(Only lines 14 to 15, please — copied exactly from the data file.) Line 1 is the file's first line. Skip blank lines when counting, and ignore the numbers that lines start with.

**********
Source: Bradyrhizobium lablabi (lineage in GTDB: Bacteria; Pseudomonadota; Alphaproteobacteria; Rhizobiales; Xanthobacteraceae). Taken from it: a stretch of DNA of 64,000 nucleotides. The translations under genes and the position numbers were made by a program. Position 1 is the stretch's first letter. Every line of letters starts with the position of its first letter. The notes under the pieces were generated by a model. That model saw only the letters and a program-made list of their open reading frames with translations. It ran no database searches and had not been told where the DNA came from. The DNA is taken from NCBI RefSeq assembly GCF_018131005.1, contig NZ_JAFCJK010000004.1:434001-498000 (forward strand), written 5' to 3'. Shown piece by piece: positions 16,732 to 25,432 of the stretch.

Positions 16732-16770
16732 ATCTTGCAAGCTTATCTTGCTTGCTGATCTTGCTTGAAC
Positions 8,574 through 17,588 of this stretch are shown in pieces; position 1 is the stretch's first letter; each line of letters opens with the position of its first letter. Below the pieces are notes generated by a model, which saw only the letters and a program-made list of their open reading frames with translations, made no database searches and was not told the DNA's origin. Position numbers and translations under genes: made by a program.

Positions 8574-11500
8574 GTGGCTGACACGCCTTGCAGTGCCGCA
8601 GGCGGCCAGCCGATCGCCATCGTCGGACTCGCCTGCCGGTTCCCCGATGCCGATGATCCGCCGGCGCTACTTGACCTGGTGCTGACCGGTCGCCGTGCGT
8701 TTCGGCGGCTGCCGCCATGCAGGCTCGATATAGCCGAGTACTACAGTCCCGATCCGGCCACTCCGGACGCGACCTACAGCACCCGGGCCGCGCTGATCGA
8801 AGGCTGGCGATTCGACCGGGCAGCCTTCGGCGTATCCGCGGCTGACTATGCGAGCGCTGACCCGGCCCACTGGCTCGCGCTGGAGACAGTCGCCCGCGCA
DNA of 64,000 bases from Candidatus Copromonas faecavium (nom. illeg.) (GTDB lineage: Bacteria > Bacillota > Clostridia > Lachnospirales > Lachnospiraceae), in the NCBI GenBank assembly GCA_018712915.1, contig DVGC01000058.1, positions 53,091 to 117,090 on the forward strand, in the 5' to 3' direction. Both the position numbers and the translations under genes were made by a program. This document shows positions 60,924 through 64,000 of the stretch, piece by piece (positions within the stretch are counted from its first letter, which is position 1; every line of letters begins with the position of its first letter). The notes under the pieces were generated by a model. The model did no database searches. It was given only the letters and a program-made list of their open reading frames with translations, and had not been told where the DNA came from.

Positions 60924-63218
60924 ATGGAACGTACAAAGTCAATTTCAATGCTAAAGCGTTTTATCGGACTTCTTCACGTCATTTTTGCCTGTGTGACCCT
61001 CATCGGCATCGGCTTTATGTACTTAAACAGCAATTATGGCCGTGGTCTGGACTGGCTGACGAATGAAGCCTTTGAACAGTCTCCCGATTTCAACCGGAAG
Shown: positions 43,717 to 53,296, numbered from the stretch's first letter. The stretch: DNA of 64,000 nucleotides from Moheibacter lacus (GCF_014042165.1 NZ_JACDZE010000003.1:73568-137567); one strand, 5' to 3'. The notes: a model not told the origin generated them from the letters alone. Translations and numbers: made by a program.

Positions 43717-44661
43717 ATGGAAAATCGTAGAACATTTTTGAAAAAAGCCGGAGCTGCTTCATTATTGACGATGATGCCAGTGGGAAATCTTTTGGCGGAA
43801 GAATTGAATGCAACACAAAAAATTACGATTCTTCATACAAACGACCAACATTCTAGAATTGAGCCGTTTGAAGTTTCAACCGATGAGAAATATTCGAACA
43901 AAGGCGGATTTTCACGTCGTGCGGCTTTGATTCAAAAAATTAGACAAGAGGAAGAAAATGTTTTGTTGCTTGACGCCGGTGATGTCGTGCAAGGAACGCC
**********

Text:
Shown: positions 43,717 to 53,296, numbered from the stretch's first letter. The stretch: DNA of 64,000 nucleotides from Moheibacter lacus (GCF_014042165.1 NZ_JACDZE010000003.1:73568-137567); one strand, 5' to 3'. The notes: a model not told the origin generated them from the letters alone. Translations and numbers: made by a program.

Positions 43717-44661